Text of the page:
Continuing resolutions on government funding cannot go on forever.
At some point, the Obama administration will run out of cuts that it can live with, and the Republican House will have to decide whether to shut down the government by refusing to vote for ongoing continuing resolutions. The decision will be easy: Either shut down or shut up! There is no way the GOP can have any ongoing leverage if it refuses to close things down once Obama says no to further budget cuts.
The question is: How can the Republicans shut down the government without suffering the same defeat that President Clinton inflicted on them in 1995 and 1996?
A total government shutdown is like a strike in a labor dispute. The idea is to punish the public until it forces management (in this case, the Democrats) to give in. In any strike, the key to winning public sympathy and support is to articulate clearly one's demands and to formulate them so that they elicit a positive response.
The central problem confronting the Republicans is that they seek a panoply of cuts ranging all across the federal budget. Their desired $61 billion of reductions ($100 billion annualized) go into practically every area of discretionary spending. There is no way to describe them in a sound bite.
And, when they cannot tell voters what the cuts are about, the electorate always imagines the worst. People assume the GOP is cutting Social Security, Medicare, food stamps, unemployment benefits, Head Start and every other popular program. Republicans, helpless to describe what they are really cutting (because the cuts are so pluralistic), can only be defensive. Inevitably, the debate centers around numbers ($61 billion in cuts) rather than any substantive description of the cuts themselves.
To avoid this pitfall, Republicans should not simply shut down the government to achieve the multiple cuts in their proffered package of $61 billion in reductions. They need to scrap that agenda after the negotiations fail. Such a broad-based package of cuts is fine for negotiations, but it makes a poor message when the actual shutdown comes.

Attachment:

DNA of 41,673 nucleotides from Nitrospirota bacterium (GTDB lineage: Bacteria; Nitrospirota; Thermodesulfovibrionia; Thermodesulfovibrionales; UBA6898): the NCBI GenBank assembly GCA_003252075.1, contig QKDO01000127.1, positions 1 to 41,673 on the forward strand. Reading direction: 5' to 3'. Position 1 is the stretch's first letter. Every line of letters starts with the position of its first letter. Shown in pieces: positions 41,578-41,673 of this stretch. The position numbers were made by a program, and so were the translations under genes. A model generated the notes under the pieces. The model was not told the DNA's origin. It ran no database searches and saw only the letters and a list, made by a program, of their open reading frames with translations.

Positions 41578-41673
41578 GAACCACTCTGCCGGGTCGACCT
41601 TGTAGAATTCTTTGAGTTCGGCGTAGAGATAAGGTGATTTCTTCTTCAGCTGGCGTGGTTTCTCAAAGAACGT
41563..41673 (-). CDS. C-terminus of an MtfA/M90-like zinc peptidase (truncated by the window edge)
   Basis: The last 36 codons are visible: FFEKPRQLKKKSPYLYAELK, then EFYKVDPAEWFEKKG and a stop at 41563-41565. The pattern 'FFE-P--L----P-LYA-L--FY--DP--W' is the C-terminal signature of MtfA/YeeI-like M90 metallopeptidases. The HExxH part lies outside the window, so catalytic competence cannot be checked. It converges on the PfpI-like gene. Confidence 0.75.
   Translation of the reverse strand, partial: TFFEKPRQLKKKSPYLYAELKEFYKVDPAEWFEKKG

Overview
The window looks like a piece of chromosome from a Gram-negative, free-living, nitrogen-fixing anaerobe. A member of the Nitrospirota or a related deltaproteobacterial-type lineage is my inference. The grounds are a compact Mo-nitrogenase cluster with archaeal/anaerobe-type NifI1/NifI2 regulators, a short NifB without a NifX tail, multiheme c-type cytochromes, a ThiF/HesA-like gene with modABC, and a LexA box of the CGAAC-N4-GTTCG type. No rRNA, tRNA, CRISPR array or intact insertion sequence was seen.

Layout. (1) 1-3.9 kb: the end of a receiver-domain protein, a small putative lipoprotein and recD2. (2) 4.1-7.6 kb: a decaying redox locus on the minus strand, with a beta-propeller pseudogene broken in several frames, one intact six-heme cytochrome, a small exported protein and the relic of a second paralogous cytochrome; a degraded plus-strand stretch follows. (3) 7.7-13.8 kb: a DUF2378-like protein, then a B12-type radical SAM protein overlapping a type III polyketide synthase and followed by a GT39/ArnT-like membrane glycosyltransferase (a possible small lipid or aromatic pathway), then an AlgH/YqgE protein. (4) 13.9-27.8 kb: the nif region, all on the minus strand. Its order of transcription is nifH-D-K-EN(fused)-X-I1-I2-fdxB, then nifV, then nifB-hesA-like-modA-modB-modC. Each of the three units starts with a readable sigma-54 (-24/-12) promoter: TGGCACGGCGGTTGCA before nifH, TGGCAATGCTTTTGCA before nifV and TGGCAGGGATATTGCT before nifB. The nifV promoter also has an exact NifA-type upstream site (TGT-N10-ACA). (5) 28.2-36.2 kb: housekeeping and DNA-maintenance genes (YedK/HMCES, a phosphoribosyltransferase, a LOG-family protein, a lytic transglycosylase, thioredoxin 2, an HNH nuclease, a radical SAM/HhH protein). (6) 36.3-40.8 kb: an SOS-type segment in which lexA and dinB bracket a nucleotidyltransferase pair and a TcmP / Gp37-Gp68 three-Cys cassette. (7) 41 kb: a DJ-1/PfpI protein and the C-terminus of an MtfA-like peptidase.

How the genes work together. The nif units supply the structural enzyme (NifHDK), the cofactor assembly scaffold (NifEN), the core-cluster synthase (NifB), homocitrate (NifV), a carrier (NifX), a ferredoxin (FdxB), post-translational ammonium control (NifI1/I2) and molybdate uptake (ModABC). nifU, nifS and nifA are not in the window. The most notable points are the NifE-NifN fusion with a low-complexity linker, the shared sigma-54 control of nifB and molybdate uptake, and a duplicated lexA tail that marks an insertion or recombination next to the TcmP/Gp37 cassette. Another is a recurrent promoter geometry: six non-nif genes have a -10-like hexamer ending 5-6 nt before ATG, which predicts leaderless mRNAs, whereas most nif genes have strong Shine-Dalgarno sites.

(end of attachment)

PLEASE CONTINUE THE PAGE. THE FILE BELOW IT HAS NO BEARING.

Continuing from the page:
Instead, Republicans must do the opposite: concentrate their cuts on two or three vulnerable programs or agencies, while leaving all the others totally untouched. Such a strategy will let the party explain its cuts and phrase them in a broadly popular way.
For example, the federal government spends $40 billion a year on highway construction.
About one-quarter of that amount is for highway repair and maintenance, necessary for safety. But the other three-quarters ($30 billion a year) are for new highways. The Republicans should zero-fund new construction and say that America needs a three-year moratorium on new highway construction. Repair and maintain what we have, but we will have to do without new federal roads for the next year to save $30 billion. It's a tradeoff, they should say, but we need deficit reduction more than we need the new roads.
Other prominent candidates for zero funding are Obama's National Infrastructure Innovation and Finance Fund, a pork-barrel construction project ($4 billion a year), and his Build America Bonds, which provide for a federal subsidy to states and localities to pay the interest and principal on their bonds for infrastructure ($11.5 billion a year).
Together, these three programs cost us $45.5 billion a year, close to the GOP spending reduction goals. Nobody is going to bleed if they are cut, and most voters will accept the necessity of zero-funding them for at least a year and possibly for three years.
For additional political advantage, Republicans should zero-fund the Corporation for Public Broadcasting ($500 million a year) and the National Endowments for the Arts and for the Humanities ($500 million a year).
And, for political cover, the House should propose rolling back the congressional budget to 2008 levels (saving $500 million a year).
Add in $4 billion cuts already agreed to and $6.5 just proposed by the White House, and you come to $57.5 billion — very close to the $61 billion the GOP proposed.
Then the Republicans should leave all other federal agencies intact with no cuts. They should present the Democrats with bills for continuing funding for the other agencies that are identical to those that would have passed the Senate. Then, if the Democrats choose to vote against the funding for these other agencies, it is they who will have held the country hostage and closed down the government. Republicans would be perfectly willing to keep all the other agencies open.
And, by unilaterally zero-funding the targeted agencies, Republicans will, de facto, have accomplished their budget reduction goals and be able easily to explain them to America. And who will care that these agencies are zero-funded?
The result will inevitably be a total victory for the Republican Party and for those who want to cut the budget.
Then, Republicans should take the next step and roll back Medicaid funding to 2008 levels and block-grant it to the states.